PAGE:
The next speaker was Congresswoman Lisa Blunt Rochester from Delaware, who discussed her bipartisan bill, The CARE for All Kidneys Act (H.R. 3893). This bill seeks to address health disparities around kidney failure by (1) increasing the diversity of participants in clinical trials; (2) increasing access to dialysis in underserved areas, developing access to home dialysis and increasing transplantation rates; (3) bringing key organizations together, such as the National Institutes of Health and the Centers for Disease Control and Prevention, to learn how better to care for people with kidney disease; and (4) providing comprehensive care for people who are more greatly impacted by kidney disease and reducing barriers in communities of color to organ transplants so that all Americans can have access to life-saving treatments. Rep. Blunt Rochester also called on Congress to come together to fund research, prevention, testing and treatment of kidney disease.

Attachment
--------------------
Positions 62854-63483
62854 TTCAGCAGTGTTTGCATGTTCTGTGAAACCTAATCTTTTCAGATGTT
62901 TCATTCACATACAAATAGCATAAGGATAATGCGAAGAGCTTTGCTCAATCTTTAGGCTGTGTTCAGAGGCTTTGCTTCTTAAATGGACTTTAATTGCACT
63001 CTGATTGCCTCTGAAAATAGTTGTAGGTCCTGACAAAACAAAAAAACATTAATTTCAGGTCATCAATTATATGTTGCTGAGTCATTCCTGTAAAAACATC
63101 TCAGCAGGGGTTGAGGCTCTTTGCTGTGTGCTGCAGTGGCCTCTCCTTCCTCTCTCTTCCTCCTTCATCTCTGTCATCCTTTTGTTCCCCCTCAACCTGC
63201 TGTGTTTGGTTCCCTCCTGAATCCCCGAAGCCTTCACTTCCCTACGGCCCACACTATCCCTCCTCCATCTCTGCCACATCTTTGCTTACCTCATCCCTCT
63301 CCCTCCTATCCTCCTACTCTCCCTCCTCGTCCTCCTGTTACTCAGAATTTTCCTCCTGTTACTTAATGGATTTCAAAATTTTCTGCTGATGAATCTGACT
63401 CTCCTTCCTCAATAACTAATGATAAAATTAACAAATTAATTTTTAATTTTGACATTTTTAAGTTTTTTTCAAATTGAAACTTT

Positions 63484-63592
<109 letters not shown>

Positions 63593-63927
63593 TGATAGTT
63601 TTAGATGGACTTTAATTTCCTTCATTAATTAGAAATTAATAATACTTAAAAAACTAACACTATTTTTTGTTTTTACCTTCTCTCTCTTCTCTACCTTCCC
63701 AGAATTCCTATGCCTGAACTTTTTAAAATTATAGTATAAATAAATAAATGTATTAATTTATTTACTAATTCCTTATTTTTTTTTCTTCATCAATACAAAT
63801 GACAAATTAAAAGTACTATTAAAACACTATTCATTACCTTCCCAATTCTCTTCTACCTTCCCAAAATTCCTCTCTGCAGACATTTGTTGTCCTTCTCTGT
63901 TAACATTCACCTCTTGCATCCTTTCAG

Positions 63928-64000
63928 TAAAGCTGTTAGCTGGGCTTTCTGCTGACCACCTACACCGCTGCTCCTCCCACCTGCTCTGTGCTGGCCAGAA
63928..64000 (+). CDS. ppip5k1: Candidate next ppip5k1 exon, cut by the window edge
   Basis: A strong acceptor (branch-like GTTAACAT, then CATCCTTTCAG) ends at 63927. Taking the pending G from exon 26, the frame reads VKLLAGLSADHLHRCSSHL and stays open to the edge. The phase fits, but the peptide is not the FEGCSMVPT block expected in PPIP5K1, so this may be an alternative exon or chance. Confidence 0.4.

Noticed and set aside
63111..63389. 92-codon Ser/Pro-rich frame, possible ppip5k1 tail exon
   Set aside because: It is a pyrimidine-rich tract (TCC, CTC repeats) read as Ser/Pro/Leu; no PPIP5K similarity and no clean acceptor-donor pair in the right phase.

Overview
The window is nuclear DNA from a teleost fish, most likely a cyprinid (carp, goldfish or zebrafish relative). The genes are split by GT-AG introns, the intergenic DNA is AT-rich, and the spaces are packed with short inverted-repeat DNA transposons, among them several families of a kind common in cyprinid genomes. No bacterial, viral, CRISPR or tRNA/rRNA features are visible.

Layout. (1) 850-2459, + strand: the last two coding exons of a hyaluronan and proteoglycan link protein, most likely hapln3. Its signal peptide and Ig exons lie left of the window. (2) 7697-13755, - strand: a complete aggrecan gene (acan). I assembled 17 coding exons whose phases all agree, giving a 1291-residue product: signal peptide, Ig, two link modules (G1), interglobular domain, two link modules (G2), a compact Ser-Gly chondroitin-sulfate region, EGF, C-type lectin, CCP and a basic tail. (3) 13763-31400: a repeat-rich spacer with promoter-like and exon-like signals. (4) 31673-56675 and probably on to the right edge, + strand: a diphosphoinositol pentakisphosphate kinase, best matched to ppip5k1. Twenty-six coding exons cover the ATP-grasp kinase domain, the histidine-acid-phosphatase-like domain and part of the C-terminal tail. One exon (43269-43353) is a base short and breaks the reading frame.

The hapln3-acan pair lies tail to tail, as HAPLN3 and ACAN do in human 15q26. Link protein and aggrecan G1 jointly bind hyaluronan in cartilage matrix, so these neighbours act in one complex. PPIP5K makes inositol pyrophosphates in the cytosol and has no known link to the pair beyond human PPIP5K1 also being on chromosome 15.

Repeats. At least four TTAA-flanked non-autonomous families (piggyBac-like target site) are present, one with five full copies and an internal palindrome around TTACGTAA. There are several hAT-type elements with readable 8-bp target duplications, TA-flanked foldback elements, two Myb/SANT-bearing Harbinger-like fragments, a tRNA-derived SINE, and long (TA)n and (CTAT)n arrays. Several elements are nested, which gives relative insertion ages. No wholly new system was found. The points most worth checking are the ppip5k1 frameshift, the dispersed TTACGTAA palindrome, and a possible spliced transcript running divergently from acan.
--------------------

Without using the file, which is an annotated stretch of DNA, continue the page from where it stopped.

Our final speaker was Dr. Patrick Gee, an AKF Ambassador, kidney transplant recipient and the founder of iAdvocate, Inc., a non-profit faith-based health and wellness organization. Patrick talked about the four types of racism he has endured as a Black man with kidney disease: institutional, interpersonal, structural racism from the healthcare system and internalized racism. His experience with kidney disease illustrates a variety of examples of inequities in treatment for people of color. For example, he was never told, over the entire decade he was being treated for diabetes, that he was at risk for kidney disease. He was also given a late referral to a nephrologist and was not informed about the option of a pre-emptive kidney transplant even though he would have been eligible. Patrick was offered two kidneys for his transplant that were going to be discarded, discovering that only one was functional. After receiving his transplant, Patrick realized how critical it was to advocate for himself.